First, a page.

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Economic Data Deluge and Coronavirus Concern

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Beginning a new week of trading, market participants continue to digest last week’s full complement of economic data — including still more better-than-expected labor force numbers from both ADP ADP in the private sector and the BLS for non-farm payrolls overall — we simmer down with new grist for the mill. In fact, nothing notable is expected on the econ data side today, with only a few big names yet reporting quarterly earnings ahead of the bell.

Besides new jobs data, which reportedly brought well over 200K new jobs filled last month, we saw better-than-expected reads from ISM Manufacturing and Non-manufacturing last week, as well as Initial Jobless Claims back down to the low end of the long-term range consistent with a robust labor force. Q4 earnings season has also done its part, relatively speaking: with tougher year-over-year comps for the calendar quarter, analysts expected a tough slog; thankfully, the strongest companies managed to perform well regardless.

The biggest wild card right now continues to be coronavirus concerns: more than 900 people have now died from the viral disease (nearly 42K currently have so far been diagnosed) which reportedly came from central China directly ahead of that country’s vast Lunar New Year celebration. With these new casualty updates, what’s known as the Wuhan coronavirus has now claimed more victims than the deadly SARS virus 18 years ago.

The full impact of the Wuhan virus will not be known for some time, but all sorts of industries are already looking to ratchet down productivity because of it. Airlines and travel websites to Asia, China in particular, are bound to take a big hit, as are gaming companies heavily invested in Macau. China’s quarterly GDP is already predicted to give back up to a half-point of growth. This is as the workforce in China slowly tries to get back to work this week.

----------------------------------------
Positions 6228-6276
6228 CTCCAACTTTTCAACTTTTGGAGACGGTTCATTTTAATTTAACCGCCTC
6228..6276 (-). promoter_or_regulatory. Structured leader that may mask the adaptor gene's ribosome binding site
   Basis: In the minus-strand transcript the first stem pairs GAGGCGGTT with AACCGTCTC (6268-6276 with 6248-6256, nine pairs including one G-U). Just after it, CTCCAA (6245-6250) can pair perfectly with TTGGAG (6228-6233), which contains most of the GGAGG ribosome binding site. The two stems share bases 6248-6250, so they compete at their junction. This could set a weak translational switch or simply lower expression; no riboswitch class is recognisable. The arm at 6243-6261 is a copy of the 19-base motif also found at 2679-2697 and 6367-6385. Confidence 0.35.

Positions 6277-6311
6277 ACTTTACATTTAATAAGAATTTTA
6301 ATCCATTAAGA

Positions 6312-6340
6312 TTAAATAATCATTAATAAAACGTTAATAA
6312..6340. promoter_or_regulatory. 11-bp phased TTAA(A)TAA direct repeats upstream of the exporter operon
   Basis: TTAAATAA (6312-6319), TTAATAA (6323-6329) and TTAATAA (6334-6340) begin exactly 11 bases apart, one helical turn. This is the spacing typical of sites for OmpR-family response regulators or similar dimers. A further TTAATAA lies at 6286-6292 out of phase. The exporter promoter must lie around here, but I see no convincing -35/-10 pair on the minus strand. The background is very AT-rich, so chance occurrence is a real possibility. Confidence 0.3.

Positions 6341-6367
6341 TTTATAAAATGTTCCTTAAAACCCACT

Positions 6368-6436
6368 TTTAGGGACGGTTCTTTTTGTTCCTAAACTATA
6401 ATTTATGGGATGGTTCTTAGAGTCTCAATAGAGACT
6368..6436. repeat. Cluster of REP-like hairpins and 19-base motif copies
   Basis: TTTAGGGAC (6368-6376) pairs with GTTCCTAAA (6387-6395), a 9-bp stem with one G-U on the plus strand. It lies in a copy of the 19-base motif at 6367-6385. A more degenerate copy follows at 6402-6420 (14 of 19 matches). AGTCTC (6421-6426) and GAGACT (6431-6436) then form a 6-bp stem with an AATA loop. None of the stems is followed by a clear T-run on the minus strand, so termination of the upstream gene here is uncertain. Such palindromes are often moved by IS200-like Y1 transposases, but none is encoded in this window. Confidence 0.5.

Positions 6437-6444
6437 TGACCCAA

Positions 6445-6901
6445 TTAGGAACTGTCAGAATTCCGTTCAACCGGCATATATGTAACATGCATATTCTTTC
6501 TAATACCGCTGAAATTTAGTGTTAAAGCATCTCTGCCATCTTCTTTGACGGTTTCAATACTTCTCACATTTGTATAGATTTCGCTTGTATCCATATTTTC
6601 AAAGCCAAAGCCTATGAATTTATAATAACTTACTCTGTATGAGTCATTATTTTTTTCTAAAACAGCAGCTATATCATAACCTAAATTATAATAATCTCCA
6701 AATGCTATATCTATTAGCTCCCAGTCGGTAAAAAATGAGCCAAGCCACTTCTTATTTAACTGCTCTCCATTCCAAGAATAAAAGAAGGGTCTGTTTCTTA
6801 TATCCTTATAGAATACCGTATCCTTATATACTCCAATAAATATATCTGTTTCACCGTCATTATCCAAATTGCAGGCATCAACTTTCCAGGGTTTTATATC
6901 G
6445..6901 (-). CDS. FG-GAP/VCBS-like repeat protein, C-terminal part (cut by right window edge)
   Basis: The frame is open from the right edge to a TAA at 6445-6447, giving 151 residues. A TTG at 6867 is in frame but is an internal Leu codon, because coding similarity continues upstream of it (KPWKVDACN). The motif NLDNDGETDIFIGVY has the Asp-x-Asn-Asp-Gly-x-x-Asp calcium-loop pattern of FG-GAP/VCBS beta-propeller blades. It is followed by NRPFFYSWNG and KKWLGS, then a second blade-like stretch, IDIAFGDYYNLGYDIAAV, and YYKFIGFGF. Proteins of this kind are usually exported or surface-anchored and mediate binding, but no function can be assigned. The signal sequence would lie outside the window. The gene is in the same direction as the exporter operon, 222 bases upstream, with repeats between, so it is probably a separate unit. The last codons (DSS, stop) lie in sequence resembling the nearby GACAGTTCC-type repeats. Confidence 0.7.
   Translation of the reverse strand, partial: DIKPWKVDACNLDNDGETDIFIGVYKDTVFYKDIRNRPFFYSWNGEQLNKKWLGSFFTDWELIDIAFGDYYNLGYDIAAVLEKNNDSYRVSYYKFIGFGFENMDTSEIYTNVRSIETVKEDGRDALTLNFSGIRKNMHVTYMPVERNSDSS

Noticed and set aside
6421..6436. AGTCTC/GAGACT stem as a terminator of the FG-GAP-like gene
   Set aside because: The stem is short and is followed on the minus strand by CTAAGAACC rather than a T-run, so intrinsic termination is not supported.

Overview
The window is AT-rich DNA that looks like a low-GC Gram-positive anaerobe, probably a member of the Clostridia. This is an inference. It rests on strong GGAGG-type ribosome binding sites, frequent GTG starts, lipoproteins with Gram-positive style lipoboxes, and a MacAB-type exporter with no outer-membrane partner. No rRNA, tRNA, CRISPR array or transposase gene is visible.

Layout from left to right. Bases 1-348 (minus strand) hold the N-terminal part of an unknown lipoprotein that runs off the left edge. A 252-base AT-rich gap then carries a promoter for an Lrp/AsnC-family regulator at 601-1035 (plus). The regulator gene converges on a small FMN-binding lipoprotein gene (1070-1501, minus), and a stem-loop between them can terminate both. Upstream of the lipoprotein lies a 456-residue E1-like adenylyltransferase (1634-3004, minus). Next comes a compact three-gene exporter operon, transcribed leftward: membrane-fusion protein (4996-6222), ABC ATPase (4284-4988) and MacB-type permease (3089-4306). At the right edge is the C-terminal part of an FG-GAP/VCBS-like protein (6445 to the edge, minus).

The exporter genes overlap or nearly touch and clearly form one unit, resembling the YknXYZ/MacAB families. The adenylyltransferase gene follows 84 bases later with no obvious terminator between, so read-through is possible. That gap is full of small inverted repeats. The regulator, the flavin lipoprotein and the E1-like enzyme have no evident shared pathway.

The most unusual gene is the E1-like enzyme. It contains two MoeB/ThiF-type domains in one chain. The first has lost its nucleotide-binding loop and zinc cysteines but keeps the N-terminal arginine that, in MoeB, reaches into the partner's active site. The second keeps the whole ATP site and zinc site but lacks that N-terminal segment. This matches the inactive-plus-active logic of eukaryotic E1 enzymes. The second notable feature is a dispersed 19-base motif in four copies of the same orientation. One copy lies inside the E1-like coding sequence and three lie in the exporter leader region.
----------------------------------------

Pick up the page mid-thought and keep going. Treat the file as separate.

Later in this week, we do get economic prints from the CPI Index, Retail Sales, Import Prices, Industrial Production and Capacity Utilization and, of course, new Initial Jobless Claims. We also see hundreds more companies reporting their earnings this week, though many of the marquee names have already posted results.

Restaurant Brands QSR, the quick-service restaurant major whose brands include Burger King, Tim Horton’s and Popeye’s, outperformed expectations in its Q4 earnings results on both top and bottom lines. Earnings of 75 cents per share beat estimates by 2 cents (up more than 5% year over year) on sales of $1.48 billion slightly outpacing the Zacks consensus while posting yearly growth of 6.8%.

Burger King grew 8.4% in the quarter, while Tim Horton’s was marginally down. The big story for QSR is in its Popeye’s franchise, whose “iconic” fried chicken sandwich has helped boost sales 42.3% in Q4 (+34.4% on a same-store sales basis). Bringing the $4 item back on menus nationwide “fed” into consumer demand. We will monitor to see if this phenomenon continues into 2020.

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